The phrase “town hall” has been so thoroughly abused by cable networks and debate committees over the past few years that it scarcely means anything anymore. What was once a name for a style of meeting or debate is now pretty much shorthand for a woefully scripted event in which serious issues are discussed in the most facile way possible, and always to the benefit of the political position of whoever’s running the show.
The ringmaster, in the case of this past week’s “town hall” meeting on guns, was CNN, a cable network known for its objectivity in the same way Charlie Sheen is known for his sobriety.
The stars of the show, such as it was, were Florida’s senators — Democrat Bill Nelson and Republican Marco Rubio.
However, it became clear from the start that while Rubio was actually there for a discussion of policy (a rather futile gesture during an event which the Chicago Tribune’s John Kass described as “CNN’s many minutes of Second Amendment hate”), Nelson was more interested in his chances of getting re-elected in a potential matchup against term-limited Florida Gov. Rick Scott in the fall.
In fact, Nelson was campaigning so hard that he even moved CNN’s Chris Cillizza — who has dedicated many, many minutes of hate to all things Republican — to chastise the senator publicly for his performance.
“At Wednesday night’s town hall on guns, Sen. Marco Rubio was repeatedly pressed — and criticized — by the audience in Sunrise, Florida, for his past defenses of gun rights,” Cillizza wrote.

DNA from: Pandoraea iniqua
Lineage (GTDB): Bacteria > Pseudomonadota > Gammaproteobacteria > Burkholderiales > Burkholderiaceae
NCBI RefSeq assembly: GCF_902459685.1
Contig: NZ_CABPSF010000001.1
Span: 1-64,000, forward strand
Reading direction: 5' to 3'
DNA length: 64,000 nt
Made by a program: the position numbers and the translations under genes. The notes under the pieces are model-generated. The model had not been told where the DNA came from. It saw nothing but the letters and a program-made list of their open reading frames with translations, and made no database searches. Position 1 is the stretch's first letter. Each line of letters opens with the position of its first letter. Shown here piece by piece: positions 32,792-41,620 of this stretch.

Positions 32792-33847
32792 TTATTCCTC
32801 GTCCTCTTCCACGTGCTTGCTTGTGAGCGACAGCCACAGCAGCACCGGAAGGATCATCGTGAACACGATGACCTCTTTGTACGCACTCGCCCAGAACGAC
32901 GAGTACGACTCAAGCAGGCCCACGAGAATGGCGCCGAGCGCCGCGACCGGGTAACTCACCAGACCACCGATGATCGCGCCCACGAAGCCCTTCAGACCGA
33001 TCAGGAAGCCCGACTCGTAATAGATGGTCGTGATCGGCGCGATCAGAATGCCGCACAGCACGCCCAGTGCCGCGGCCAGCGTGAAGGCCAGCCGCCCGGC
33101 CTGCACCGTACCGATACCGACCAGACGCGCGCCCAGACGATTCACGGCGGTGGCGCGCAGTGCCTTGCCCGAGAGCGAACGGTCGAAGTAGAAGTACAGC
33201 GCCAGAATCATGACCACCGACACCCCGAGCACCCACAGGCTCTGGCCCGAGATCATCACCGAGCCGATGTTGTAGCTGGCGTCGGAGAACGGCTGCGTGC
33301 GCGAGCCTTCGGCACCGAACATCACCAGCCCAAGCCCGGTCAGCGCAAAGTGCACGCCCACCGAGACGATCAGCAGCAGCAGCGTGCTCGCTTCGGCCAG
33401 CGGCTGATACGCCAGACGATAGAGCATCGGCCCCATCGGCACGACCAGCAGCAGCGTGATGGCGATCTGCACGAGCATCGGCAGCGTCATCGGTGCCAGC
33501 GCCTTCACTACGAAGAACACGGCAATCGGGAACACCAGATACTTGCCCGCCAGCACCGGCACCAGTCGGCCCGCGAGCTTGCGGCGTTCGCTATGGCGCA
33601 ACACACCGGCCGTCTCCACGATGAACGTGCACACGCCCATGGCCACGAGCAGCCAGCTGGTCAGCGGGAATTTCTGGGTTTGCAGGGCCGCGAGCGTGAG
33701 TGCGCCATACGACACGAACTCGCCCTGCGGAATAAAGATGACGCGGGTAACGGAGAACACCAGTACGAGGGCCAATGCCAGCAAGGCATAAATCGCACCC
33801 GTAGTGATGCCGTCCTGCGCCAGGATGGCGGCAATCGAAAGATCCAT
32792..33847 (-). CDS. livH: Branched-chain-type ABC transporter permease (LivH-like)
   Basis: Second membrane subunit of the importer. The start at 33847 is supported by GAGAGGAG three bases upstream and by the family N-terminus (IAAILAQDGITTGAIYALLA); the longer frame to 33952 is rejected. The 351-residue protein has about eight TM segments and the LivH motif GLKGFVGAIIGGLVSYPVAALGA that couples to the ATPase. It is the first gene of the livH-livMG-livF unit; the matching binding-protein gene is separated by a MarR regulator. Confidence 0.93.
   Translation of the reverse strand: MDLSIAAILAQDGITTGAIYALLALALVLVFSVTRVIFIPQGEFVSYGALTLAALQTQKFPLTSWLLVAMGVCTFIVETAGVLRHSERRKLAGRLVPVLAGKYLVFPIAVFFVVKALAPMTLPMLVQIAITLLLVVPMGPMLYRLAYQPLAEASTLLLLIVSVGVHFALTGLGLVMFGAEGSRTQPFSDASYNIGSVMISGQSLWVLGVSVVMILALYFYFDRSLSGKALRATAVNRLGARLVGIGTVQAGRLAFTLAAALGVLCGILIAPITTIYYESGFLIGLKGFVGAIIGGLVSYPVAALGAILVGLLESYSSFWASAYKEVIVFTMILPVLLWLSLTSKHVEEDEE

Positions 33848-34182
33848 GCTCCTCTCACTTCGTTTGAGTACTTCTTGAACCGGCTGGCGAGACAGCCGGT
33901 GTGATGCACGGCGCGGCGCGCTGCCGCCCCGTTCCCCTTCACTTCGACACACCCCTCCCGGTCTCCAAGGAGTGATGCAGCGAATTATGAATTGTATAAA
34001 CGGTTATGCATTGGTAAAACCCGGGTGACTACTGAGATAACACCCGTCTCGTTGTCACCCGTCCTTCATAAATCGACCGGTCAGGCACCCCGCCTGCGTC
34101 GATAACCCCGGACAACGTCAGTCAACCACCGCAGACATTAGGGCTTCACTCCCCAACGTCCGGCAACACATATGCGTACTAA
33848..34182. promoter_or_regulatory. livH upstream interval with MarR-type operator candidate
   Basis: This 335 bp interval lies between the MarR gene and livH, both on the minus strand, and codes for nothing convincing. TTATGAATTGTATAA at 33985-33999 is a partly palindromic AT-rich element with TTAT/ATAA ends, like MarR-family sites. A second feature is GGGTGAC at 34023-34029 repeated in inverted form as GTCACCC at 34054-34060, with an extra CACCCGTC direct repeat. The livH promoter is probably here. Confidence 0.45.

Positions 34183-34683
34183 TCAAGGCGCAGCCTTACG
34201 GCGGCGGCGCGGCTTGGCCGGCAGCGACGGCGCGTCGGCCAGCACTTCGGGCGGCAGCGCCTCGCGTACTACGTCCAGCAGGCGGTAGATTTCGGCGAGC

“But for me, it was Rubio’s Senate colleague — Bill Nelson — who struck the truly sour notes,” he added.
“Nelson, a Democrat running for re-election next fall, seemed to view the town hall — hosted by CNN and moderated by Jake Tapper — as a vehicle to jump-start his campaign against Republican Gov. Rick Scott, who is widely expected to run against him. No matter the question asked of him, Nelson found a way to make it all about Scott.”
I include those excerpts because anyone familiar with the work of Mr. Cillizza should be truly shocked to see those words coming off of his keyboard. If Nelson’s behavior wasn’t so bad, I would probably instruct CNN security to search their headquarters for a moving burlap sack, in which they would surely find the hog-tied Mr. Cillizza, who had been replaced at his desk by Bill O’Reilly.
The thing is, Nelson actually was that bad.
During the town hall, Nelson fielded a question from Samantha Grady, one of the students who was grazed by a bullet during the Parkland shooting.
“What are you going to do to strengthen background checks, to prevent another tragedy like this from occurring again?” Grady asked.
Nelson began by going off on the “gun show loophole” in Florida’s constitution and “intrusive” background checks that could have caught Pulse nightclub shooter Omar Mateen. But then, as he did not infrequently, Nelson used the opportunity to criticize Scott.
“I want to say that my colleague Senator Rubio and I have a good relationship. We get a lot of stuff done together,” Nelson said.
“And I want you to know that I told him before we came out here tonight that he had guts coming here — when in fact there is no representative of the state of Florida. Our governor did not come here, Gov. Scott — but Marco did.”